When i was a kid in elementary school i remember all the tragedies that R”L hit klal yisroel and shook the world up and i thought that by the time i would become Bar Mitzvah klal yisroel would have already woken up from living in denial and started facing life and reality with openly seeing Hashems non stop wake up horrific tragedies striking klal yisroel-without mentioning so many of them-and started to immediately do serious teshuva as a loving nation together so Hashem could send Mashiach and the Geula already with a complete stop to all tzaros in klal yisroel.
HOW WRONG I WAS and how sad it is that we could still today DECADES later since i was a child still be living in denial and think we can fool Hashem that we don’t get his tragic wake up calls for serious teshuva.
Hope we finally wake up now myself included together as one loving nation and do serious teshuva so Mashiach can come very soonApril 29, 2022 9:26 am at 9:26 am #2080966
YungermanS: Why do you accuse Klal Yisroel of not having done Teshuva?April 29, 2022 9:27 am at 9:27 am #2080968
I used to think it’s okay to judge people from the way they look, he dresses that way so he must be bad! And anyway who said we should judge in the first place?? I also didn’t ‘know’ that you are meant to give people benefit of doubt, I knew the concept, but never in reality. I still stumble and struggle in these areas, but we’re getting there! I just heard from Rabbi Weinberger yesterday a cute saying that was so relevant to exactly this point, ‘people who judge don’t understand, and people who understand don’t judge’. Shame I didn’t learn this as a child but that’s the journeyApril 29, 2022 9:30 am at 9:30 am #2080980anonymous JewParticipant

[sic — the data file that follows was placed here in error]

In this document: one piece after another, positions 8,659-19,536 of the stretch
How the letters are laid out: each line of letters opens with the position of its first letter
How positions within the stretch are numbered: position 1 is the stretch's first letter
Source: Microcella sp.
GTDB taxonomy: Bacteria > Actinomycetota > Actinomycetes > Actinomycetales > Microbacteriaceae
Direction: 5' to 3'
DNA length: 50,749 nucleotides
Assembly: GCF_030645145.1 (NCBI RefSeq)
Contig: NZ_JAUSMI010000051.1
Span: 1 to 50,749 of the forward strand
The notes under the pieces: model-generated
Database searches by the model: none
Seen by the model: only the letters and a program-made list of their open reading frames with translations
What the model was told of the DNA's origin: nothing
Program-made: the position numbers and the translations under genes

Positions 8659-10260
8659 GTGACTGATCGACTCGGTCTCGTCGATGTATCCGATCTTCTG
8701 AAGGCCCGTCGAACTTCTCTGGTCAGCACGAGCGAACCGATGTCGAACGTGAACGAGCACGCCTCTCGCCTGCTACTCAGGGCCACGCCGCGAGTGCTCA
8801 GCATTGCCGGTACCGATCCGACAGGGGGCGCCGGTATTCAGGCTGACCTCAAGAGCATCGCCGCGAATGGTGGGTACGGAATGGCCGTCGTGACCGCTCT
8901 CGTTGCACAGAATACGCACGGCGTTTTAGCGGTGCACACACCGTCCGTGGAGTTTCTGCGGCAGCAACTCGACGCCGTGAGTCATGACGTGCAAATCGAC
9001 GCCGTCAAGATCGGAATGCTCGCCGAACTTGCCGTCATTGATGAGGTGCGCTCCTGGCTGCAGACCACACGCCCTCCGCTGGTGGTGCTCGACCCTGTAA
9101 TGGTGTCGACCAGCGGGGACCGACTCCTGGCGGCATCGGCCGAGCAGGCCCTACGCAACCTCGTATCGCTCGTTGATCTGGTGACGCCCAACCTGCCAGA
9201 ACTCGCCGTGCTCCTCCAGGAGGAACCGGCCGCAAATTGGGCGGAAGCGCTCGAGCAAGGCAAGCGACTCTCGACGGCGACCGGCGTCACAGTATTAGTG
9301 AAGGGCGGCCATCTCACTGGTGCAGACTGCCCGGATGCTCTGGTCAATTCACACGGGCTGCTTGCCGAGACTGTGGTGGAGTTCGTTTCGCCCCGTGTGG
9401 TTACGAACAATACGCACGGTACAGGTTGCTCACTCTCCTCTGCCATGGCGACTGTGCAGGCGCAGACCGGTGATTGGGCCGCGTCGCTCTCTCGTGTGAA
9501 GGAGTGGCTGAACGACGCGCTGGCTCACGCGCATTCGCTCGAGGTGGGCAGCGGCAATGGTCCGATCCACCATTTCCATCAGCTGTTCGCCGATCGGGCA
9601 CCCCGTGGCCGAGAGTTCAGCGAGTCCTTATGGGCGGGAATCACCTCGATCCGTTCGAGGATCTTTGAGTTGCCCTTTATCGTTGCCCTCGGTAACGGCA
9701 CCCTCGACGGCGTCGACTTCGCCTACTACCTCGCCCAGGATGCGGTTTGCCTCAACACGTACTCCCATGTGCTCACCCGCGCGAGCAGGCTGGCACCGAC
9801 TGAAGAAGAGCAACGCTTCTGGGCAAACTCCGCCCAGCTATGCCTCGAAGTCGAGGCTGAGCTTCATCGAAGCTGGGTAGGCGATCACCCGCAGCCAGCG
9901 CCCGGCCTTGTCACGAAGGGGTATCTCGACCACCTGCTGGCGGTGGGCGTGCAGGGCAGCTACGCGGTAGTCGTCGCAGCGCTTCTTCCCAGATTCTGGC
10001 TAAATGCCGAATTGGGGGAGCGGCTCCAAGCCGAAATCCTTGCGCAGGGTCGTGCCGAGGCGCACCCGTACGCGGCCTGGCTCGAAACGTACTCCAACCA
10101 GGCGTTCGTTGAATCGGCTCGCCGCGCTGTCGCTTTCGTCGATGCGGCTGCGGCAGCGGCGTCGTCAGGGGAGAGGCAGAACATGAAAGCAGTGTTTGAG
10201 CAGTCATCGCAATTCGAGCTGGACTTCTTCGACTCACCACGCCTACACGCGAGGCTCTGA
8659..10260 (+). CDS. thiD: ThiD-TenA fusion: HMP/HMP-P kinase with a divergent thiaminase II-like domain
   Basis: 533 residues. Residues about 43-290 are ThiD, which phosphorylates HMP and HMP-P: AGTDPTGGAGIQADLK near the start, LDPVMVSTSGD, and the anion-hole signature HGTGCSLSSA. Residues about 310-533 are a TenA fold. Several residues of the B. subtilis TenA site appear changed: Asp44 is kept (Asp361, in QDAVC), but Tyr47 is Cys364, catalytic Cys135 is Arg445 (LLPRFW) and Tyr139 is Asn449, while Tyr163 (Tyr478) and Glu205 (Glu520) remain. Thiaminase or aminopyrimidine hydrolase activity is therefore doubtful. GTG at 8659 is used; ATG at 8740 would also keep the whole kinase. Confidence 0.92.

I grew up believing my rebbes that tte alte heim was frum and people became not frum in the treife medina. I now know that staying in Eastern Eurooe was no protection as assimilation was making deep inroads in pre war EuropeApril 29, 2022 9:41 am at 9:41 am #2080856GadolhadorahParticipant
The former head of the NRA was Moshe RabenuApril 29, 2022 10:21 am at 10:21 am #2081009
“And anyway who said we should judge in the first place??”
Hashem commanded us to judge others.April 29, 2022 11:15 am at 11:15 am #2081024
Anon, rav avigdor miller used to say that that misconception lex people to be very confused about the Holocaust, because why would it happen if everyone was so frum?
Sadly the majority of klal yisroel were assimilated, and even in the yeshivos haskalah was wreaking havoc.. There were, of course, outstanding talmidei chachamim, and the level of learning was way beyond our grasp, but that was not representative of the klalApril 29, 2022 12:06 pm at 12:06 pm #2081037GadolHadofiParticipant
“Hashem commanded us to judge others.”
So you have no problem if others judge you as a closed-minded. misogynistic dinosaur with delusions of grandeur?April 29, 2022 12:22 pm at 12:22 pm #2081047
Wolf – I thought this was such a great topic and I am so glad you brought it up.